I badly need the support and corroboration of people whose opinion I respect, and when I don't get it, it's a terrible strain for me. Sound familiar?
Last session, she said to me: "I see by your chart that one of your previous psychiatrists, Dr. Taub (she proceeded to spell his name, "T-A-U-B"), recommended that you take the anti-psychotic medication Zyprexa in the year 1998. And that you refused to take it." My response: "Well, I in fact took Zyprexa in the year 2001 and it didn't do anything for me." The Mad Monk replied: "Well, if you had taken the medication when it was first recommended, it would have worked." I said: "But I took the medication eventually." She said: "But you took it three years after it was first recommended. If you had followed your psychiatrist's recommendation initially, the drug would have worked." As the sisters say in the 'hood, "Oy veh!"
I pointed out to Dr. Bash that it's a recognized fact that anti-psychotic medication rarely is effective in cases of delusional disorder. Its effective in schizophrenia, but not delusional disorder. "No," she said, "that's not true. Anti-psychotic medication is effective with delusions; it doesn't matter if the delusions are symptomatic of schizophrenia or delusional disorder." She doesn't know what she's talking about. Even Dr. Barbot said to me a few months ago, "anti-psychotic medication is frequently ineffective in delusional disorder."
In any event, the fact is I've taken three different anti-psychotic medications (in addition to lithium for my non-existent bi-polar disorder). None of the meds worked. So Dr. Bash's comment is somewhat moot. Even assuming anti-psychotic meds can be effective in delusional disorder, the fact is the three meds I've tried haven't been effective. And get this. Dr. Bash said: "So what medications did you take?" I said, "Zyprexa, Abilify, and Risperdal." Her response: "Oh, I don't think Abilify is the right medication for you." Like she knows. Where did she get her medical degree?
As I've pointed out to countless psychiatrists, I have very severe personality problems independent of what would be termed psychotic symptoms. Even if you removed the psychotic symptoms, I'd still be left with a debilitating (non-psychotic) personality disorder. Keep in mind, I've been seeing psychiatrists for 27 years now. It was only in 1992 that anti-psychotic medication was recommended for me. The fact is I've had a life-long history of social isolation that pre-dates the year 1992. I've had serious, debilitating personality problems before Bob Strauss started to spy on me in the fall of 1988!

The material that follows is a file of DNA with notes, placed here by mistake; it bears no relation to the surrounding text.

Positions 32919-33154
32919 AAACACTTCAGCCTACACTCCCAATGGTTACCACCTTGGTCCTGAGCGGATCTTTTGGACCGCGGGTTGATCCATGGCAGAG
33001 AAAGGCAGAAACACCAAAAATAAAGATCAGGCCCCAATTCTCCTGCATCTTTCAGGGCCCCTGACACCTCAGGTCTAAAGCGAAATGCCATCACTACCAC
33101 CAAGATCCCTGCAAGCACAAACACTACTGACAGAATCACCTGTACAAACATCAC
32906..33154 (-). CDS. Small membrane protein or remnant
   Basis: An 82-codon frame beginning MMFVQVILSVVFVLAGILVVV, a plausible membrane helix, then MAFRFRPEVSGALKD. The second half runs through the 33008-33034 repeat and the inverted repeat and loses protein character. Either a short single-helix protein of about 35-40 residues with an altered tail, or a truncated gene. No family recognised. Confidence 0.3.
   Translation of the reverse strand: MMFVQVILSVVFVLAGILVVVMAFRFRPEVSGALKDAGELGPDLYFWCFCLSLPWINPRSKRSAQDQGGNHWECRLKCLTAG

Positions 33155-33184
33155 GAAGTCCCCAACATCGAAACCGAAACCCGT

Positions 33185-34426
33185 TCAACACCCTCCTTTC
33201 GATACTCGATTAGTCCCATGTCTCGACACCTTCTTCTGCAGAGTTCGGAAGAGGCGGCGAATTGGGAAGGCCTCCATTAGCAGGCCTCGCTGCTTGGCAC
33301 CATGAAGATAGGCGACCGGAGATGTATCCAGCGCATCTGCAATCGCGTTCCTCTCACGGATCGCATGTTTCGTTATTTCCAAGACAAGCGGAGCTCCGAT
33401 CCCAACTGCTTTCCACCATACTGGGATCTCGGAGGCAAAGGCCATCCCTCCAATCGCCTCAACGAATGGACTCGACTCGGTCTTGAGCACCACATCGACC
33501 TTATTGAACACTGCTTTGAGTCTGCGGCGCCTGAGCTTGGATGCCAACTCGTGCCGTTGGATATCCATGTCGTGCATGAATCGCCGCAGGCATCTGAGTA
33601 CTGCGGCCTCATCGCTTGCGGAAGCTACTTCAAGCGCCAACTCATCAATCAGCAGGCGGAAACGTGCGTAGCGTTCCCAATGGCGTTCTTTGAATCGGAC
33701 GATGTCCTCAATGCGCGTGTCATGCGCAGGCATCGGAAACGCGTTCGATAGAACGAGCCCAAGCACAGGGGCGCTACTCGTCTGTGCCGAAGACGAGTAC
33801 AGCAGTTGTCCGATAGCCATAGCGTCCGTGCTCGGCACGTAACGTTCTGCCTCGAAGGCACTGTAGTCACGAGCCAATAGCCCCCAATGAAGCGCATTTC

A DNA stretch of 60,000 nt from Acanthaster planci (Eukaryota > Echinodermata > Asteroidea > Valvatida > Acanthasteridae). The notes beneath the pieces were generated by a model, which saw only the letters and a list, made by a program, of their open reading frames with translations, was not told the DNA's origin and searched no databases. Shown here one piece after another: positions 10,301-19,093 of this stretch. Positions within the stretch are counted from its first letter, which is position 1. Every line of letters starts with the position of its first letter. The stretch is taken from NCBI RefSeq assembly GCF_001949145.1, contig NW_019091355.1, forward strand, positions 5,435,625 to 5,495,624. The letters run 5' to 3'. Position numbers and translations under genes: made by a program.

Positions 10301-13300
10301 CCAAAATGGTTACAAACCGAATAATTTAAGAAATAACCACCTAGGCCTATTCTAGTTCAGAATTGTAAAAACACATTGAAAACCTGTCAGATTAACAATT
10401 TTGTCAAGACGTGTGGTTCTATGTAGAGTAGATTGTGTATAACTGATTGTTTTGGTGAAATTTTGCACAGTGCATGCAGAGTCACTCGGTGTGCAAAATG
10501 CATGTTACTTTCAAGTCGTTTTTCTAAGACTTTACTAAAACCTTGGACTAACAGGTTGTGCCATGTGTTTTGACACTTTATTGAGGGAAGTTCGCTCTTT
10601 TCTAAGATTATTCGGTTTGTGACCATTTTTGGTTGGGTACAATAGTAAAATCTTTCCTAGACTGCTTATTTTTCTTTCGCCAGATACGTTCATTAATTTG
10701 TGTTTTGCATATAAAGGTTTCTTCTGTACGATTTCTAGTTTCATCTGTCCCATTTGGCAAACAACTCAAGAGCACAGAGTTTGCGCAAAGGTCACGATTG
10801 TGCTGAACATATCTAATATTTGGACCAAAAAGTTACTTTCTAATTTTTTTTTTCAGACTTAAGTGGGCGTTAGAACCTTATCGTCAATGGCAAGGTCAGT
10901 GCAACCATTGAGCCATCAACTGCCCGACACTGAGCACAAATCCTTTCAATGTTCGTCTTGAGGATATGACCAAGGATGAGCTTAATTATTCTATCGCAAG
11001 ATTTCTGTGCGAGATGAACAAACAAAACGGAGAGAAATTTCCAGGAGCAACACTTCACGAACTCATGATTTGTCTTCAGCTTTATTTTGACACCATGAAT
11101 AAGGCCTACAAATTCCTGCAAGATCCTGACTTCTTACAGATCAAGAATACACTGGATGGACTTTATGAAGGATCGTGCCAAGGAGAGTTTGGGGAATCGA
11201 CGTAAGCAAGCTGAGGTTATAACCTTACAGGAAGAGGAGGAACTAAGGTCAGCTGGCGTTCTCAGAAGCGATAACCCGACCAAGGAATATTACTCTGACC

At one point Dr. Bash asked me what it is that I'd like to do with you, Brian, if we were to get together. I said: "You know, I've thought about that. There's a park bench in front of the library. I'd be happy just to sit on the park bench with Brian and talk--shoot the breeze. Maybe for a half-hour or so, once in a while. We could just talk and eat lunch. Talk and have a sandwich or something. That would make me happy." And, of course, Dr. Bash proceeded to invalidate that with an absurd tangential response. "Well," she said, "that's not a friendship. That's something you do with an acquaintance. Do you know the difference between a friend and an acquaintance? Do you have a dictionary at home. Look up the word "friend" and look up the word "acquaintance." You need to that." ("You need to do that"--you just knew she would get that phrase in somehow, somewhere). "A friend is someone you do things with, go places with, share experiences with. An acquaintance is someone you just chat with. You're confusing an acquaintance with a friend." Does it matter? She missed the point. I feel comfortable with someone, namely you, buddy. I'd be happy just to talk to you, precisely because I feel a bond, a connection with you.
Based on what I said about you, she proceeded to offer her recommendation: "Well, if you're happy just to chat with an acquaintance, why don't you just go to a park and strike up a conversation with a stranger?" Yea. Right. Is that really what I'm talking about?
I can just imagine a conversation between Dr. Bash and Nancy Reagan: